If the choppers are dumping their loads into the water then they are usually subjected to spray and that. They need to be fairly close to dump the logs, so as to not have them drive into the floor.
Last time I checked a lot of the companies were running the living day lights out of their choppers. They started them at first light and ran them until  just 1 hour before dark Unless they broke down before hand. This included hot refuels and hot seats. (Not sure they may have stopped that due to DOT). 
Most Heli logging choppers are routinely subjected to max gross loads and high stress from dropping logs.  Although heli logging takes place in VFR conditions only and under light wind conditions. As most know when travelling in the mountains that wind shear can and will be very severe. What conditions at the top of the mountain maybe different then what is at the bottom.

As for parts and that. Well honestly if we wanted to up grade our Sea Kings and or the Labs we could have. Then most of the parts would have been only a short distance away and new.
In reality we should be operating in a Carrier convoy that has daily flights into and out of the land based world. This would solve most of the problems associated with parts supply and the difficulties of transporting them long distances at sea. 

I think both Worlds Civie and Military have their points on being hard on their A/C. Whom is harder or better at maintaining them is something to be left up in the air. Both worlds have different standards of what is acceptable or not in their Air Worthiness plans. Fortunately on the civie side things seem to be more black and white in regards to this. Although there are some out their whom buck the system for the most part Civie aviation have more rules to follow and it is harder to circumvent those.
As opposed to the Military although they maintain air worthiness and adhere to strict maintenance practices, if at any time a problem or a fix is deemed an essential asset then ( what is essential is up to the Local Commander)  they have the authority to waive certain practices with in their guide lines. Not the same as civie side.

 

IN HOC SIGNO

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So if we're going to have 7 in theatre and 9 or so back here it may be in the CFs interest to base them in Trenton where they can be transported (in our C17s?) out to where they are needed. we already have hanger facilities there and we used to maintain the Labs out of there.
Perhaps they will have to deploy to Wainwright when the Task Groups go there to train for the missions etc.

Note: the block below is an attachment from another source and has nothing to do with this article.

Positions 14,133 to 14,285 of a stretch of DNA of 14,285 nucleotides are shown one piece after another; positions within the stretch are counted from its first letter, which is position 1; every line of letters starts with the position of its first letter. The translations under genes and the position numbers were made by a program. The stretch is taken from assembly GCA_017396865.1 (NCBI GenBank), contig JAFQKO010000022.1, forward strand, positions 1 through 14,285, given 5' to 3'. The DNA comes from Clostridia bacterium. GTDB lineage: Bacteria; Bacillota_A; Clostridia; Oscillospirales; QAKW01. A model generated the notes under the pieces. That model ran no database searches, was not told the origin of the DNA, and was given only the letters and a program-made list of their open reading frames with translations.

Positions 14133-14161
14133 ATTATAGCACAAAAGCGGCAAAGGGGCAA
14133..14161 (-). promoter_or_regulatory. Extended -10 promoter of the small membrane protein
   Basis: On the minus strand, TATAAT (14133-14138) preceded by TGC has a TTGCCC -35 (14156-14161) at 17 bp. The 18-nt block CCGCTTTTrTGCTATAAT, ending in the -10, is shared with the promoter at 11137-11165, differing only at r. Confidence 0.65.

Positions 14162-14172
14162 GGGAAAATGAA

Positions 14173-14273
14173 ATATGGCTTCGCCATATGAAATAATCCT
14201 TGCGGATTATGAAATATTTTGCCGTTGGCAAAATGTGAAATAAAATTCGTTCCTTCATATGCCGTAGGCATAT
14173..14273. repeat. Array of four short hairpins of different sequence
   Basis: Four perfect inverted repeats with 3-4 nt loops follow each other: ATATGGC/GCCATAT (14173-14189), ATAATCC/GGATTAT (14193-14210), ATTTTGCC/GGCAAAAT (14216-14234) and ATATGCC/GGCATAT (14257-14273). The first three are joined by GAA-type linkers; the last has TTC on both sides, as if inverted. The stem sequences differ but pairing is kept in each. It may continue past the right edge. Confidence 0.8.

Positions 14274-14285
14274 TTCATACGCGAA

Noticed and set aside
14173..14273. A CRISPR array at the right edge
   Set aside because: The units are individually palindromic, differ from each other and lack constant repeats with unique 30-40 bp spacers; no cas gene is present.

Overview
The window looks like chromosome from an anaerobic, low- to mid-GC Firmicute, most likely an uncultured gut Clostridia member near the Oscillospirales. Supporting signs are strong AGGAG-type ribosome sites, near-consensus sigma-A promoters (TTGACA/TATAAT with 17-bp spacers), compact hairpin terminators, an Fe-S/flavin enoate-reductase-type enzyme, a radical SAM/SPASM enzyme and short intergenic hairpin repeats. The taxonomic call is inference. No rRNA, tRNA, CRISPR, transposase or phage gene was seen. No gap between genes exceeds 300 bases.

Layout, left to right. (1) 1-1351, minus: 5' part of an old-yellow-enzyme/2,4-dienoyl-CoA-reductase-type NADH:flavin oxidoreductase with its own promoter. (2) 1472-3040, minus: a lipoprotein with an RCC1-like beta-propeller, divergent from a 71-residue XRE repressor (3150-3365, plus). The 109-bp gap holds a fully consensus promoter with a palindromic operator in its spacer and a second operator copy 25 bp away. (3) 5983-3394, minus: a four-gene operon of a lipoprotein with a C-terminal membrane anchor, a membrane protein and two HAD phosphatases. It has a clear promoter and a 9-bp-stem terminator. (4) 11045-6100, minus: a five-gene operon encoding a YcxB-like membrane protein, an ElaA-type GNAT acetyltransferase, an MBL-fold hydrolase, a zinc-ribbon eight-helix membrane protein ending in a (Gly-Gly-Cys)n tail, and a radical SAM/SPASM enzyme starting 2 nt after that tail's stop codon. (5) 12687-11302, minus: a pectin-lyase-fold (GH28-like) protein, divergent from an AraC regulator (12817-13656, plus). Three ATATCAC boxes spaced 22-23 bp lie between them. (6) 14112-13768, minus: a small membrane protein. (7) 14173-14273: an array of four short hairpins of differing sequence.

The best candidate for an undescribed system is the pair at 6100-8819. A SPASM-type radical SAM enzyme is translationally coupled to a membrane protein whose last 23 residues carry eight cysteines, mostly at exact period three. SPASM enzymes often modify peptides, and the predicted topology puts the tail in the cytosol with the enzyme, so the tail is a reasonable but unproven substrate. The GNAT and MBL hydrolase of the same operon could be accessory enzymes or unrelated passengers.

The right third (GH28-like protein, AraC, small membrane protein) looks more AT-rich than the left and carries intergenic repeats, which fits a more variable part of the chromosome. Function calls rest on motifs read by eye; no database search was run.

we would be close to where we can get tech support for the Sqn from the industry and we have the capability to expand Trenton's manpower and infrastructure...and we don't have to reinvent the wheel too much...i.e. building new hanger facilities etc.
 

geo

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Hangar space is the least of our problems.
After disposing of our expertise in maintaining the beasts, we have to reinvent the wheel and write up new manuals.  This is gonna take time and money, lots of money........
and if the Mfg says the new ones are half as expensive to maintain as the earlier versions.... they've found other ways of making it expensive

IMHO
 

IN HOC SIGNO

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geo said:
Hangar space is the least of our problems.
After disposing of our expertise in maintaining the beasts, we have to reinvent the wheel and write up new manuals.  This is gonna take time and money, lots of money........
and if the Mfg says the new ones are half as expensive to maintain as the earlier versions.... they've found other ways of making it expensive

IMHO

Yeah gotcha....and of course if we do ahead with a BHS we'll probably fly some of them off the ship thus need to either base some in Shearwater or at least be able to have a facility to do preps for them to go on ship after coming from an Air Base somewhere else.
 

big bad john

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I thought that this tidbit might be of interest from todays Army Times Early Bird Report:

Boeing May Win $7.3B Contract To Deliver Aircraft
(Miami Herald, July 6, 2006)
Boeing may win a $7.3 billion order for military aircraft from Canada's government because it may be the only supplier that can meet the country's requirements. The company won an interim notice to supply Canada's military with CH-47 Chinook helicopters and C-17 Globemaster transports. Boeing is the only company that can deliver the aircraft as ordered "in a timely manner," Canada's Public Works Department said in a statement.